• culture;
  • dynamics of AVMA's governance, systems and processes;
  • a building desire of members for personalized services and products; and
  • diversity among members and leaders.

The AVMA's 81,500 veterinarians are mostly Caucasian, sparking concerns that profession does not mirror society in terms of race and ethnicity. In a section on diversity, the report calls for the AVMA to address this considering that minorities are the fastest growing population segment in the United States and expected to become the majority by 2030.

"The diversity of the veterinary profession has made too little progress," the report states. "There is growing concern that the profession is not serving, nor will it get an opportunity to serve, and caring for pets and animals owned by minority clients. Thus, it is obvious that the profession’s impact could be proportionately reduced and its image and public trust tarnished."

The Vision Commission also outlines a need for the AVMA to further address student debt and the lack of veterinarians in underserved communities. By 2020, the report calls for the AVMA to play a "major" role in securing economic profitability for veterinarians in all professional segments.

As the profession is battered by the nation's economic downturn and rising student debt, the report focuses on a projected migration away from the veterinary profession. "The level of income for veterinarians compared with other professions is alarmingly low," the report states. "... the pool of applicants to attend colleges of veterinary medicine has leveled off over that last 4 to 5 years; yet, applicants to other professional colleges have continued to increase."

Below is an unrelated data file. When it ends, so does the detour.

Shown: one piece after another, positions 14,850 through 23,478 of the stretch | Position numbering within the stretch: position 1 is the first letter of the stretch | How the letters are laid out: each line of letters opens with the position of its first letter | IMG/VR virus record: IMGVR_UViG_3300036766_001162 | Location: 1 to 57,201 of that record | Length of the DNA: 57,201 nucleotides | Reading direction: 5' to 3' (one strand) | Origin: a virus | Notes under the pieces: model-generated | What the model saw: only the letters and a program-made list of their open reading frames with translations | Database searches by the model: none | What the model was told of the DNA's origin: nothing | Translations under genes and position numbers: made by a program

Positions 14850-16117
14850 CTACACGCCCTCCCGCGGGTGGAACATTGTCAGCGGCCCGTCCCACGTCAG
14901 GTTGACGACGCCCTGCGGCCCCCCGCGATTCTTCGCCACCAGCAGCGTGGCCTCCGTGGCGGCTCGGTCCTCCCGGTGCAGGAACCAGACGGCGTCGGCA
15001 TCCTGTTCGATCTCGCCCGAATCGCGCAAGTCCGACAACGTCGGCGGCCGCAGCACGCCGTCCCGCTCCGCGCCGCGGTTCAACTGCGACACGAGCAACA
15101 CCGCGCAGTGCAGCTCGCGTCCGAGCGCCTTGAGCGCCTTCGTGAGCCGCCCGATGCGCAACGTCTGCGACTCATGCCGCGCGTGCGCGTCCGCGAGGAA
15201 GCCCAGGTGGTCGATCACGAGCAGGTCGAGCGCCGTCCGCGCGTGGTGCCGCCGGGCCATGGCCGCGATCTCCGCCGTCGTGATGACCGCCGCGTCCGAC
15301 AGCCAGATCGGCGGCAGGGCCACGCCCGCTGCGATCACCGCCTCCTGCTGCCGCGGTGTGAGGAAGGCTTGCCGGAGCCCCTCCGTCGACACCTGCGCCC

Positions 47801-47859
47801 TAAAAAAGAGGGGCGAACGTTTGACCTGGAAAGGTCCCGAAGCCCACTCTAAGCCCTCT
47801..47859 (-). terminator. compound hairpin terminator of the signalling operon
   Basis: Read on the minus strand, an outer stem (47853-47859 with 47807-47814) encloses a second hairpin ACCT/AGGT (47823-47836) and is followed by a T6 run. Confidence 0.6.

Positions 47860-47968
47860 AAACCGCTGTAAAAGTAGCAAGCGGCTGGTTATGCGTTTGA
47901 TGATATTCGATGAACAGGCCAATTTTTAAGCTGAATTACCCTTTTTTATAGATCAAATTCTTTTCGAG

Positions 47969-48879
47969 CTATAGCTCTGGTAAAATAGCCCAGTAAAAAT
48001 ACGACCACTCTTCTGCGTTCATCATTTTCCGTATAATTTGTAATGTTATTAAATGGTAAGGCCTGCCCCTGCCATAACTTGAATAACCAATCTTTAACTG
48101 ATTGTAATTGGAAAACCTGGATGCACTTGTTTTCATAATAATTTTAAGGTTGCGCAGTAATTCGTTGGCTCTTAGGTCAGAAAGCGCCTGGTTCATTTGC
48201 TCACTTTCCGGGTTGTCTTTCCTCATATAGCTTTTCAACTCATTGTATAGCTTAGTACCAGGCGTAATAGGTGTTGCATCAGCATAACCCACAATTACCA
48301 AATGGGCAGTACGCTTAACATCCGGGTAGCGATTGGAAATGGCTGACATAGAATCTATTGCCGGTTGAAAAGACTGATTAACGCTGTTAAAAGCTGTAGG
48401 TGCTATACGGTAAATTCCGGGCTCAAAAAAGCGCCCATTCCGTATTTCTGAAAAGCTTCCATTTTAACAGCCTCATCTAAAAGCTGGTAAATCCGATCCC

To maintain its relevance, the AVMA is being asked to develop a strategy for re-branding by getting out on the global circuit and reinventing new roles and relationships with state and federal agencies as well as academicians and those in other health sciences. The AVMA must be the expert on surveillance, standard setting, animal welfare, food safety, biodiversity and other critical societal issues, the report states.

Relationships within the veterinary profession also are touched on by the report. "While AVMA should enhance and build new relationships outside the profession, it also needs to strengthen relationships internally. Difficult and potentially divisive issues are more and more likely to occur among special interest groups under the AVMA umbrella of members."

Those special interest groups could extend overseas, where the AVMA is expected to carry influence and create opportunities. "Because of the reputation of U.S. veterinarians and our veterinary medical and veterinary science educational institutions, AVMA has a competitive advantage to exert new global clout and assume a stronger international presence and leadership."